2. Restoration of coastal and marine ecosystems can sequester large quantities of carbon. Many coastal and marine habitats, including saltmarshes, mangroves and seagrass meadows, are rich in carbon and have high rates of carbon sequestration, and on average they store carbon more rapidly (2 to 4 times) per unit area, and more reliably for longer periods of time, than terrestrial forests.
  3. Adoption of nature-based agriculture increase carbon sequestration potential of the farmlands and this include replacement of inorganic and synthetic fertilizers with organic fertilizers, reduced tillage and diversification of crop and non-crop species on farmland. Apart from sequestration of carbon, these practices have the additional benefits of enhancing pest control and pollination, and improving soil fertility and nutrient cycling.
  4. Restoring degraded peatlands; anoxic conditions in the peatland landscape prevent decomposition of organic matter, and lockup carbon up for millennia. Although peatlands cover just 3% of the Earth’s land surface, but they account for 21% of global soil organic carbon.
  5. Restoring and creating natural habitats within has great potential for improving the quality of life of city-dwellers, whilst also contributing to carbon sequestration. Urban NbS are diverse in form and includes green roofs and green walls, created wetlands, urban agriculture, street trees and parks – collectively often known as urban green and blue infrastructure.

NbS and Carbon Credits

Voluntary carbon trading markets are booming due to rising demand globally for carbon offsets generated from nature-based solutions (NbS) and is estimated to be scaled up to $50 billion in 2030 to help cap global warming at 1.5° Celsius. Since NbS sequester carbon, they are can be used to ‘offset’ emissions produced by other means. Carbon offsetting is a legitimate method for funding NbS, and it can play an important role on the path to net zero emissions. Over 600 companies have set voluntary targets of net-zero emissions by 2050 or earlier, many of them plan to achieve at least some emissions reductions with offset credits from agriculture, forestry, or land-use projects.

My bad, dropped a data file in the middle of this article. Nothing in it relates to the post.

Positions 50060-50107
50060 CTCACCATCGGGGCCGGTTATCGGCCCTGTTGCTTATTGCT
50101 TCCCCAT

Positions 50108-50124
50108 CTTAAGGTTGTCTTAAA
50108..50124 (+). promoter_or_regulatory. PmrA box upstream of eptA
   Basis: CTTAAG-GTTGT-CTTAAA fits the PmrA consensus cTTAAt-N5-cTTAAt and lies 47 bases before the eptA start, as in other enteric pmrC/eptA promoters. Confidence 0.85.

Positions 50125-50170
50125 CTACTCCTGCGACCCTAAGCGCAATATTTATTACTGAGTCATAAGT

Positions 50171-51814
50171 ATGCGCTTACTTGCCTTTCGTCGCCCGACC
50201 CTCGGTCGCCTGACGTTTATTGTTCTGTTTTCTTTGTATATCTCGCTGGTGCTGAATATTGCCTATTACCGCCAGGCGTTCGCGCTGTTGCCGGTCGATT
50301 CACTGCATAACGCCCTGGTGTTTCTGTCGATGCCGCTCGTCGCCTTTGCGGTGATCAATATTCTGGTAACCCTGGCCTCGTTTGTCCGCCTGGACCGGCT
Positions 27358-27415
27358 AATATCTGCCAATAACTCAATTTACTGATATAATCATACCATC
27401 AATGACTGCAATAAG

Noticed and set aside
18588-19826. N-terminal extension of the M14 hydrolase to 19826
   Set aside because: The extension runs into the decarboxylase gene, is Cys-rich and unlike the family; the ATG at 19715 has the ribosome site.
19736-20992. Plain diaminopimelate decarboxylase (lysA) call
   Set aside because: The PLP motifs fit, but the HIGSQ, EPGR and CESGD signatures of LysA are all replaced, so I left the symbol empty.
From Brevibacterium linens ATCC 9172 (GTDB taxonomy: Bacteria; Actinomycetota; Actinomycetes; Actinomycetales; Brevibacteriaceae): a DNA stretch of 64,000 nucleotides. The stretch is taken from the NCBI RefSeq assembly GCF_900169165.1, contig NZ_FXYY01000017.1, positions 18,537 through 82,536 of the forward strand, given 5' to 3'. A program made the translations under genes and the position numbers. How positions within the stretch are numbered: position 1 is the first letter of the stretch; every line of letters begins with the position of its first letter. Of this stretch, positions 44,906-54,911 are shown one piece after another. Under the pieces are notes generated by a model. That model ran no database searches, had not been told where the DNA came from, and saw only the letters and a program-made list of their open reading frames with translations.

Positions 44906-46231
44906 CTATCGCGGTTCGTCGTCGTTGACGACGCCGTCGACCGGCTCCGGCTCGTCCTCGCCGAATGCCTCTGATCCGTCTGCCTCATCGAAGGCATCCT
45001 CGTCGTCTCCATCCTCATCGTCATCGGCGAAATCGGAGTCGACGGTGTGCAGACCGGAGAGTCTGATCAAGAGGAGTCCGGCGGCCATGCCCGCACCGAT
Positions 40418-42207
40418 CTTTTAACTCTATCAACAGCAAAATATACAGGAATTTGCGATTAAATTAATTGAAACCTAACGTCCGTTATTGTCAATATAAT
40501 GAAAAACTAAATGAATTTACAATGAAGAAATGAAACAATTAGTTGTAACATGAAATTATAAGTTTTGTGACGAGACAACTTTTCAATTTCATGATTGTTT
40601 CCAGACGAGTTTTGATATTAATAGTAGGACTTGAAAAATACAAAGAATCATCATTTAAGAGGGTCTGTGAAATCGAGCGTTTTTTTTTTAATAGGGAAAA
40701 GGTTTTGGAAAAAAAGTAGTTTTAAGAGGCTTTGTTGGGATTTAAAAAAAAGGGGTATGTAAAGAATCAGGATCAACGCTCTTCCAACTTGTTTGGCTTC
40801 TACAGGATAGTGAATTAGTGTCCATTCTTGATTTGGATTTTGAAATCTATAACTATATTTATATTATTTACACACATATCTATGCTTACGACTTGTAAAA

Under the voluntary carbon standards, robust and thoroughly reviewed scientific-backed quantification methodologies are available to calculate Green House Gas (GHG) emission reductions or sequestration potential to yield tradable carbon credits for all of the above-mentioned mitigation project activities. Carbon credits are measurable and verifiable reductions, removals, or avoided emission units from approved climate mitigation programmes. Before carbon credits are issued, these projects must satisfy a rigorous set of requirements and safeguards that must be verified by third-party auditors and reviewed by voluntary carbon standards.

Conclusion

To ensure that NbS are efficient at sequestering and storing carbon for the long term, they must be carefully designed to each specific context, informed by the best possible science and local and indigenous knowledge. This is also needed to ensure that NbS do not have negative social, ecological and biophysical side effects. Poorly implemented NbS have in the past led to land grabs, human rights abuses, biodiversity loss and water shortages. However, well-planned NbS can act as a positive force for nature and local people, whilst also mitigating climate change.

The United Nations estimates that the $9 trillion restoration of 350 million hectares of different landscapes and ecosystems by 2030 will enhance rural economies and remove an additional 13-26 gigatons of greenhouse gases from the atmosphere. To meet the restoration goal that the UN has set for this decade, $800 billion will be needed, a figure that, although it may seem very high, is equivalent to less than two years of fossil fuel subsidies. To achieve the maximum efficiency, NbS frameworks with consistent policy and incentives across all involved NbS scopes, stakeholders, and governance levels need to be established.

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Views expressed above are the author’s own.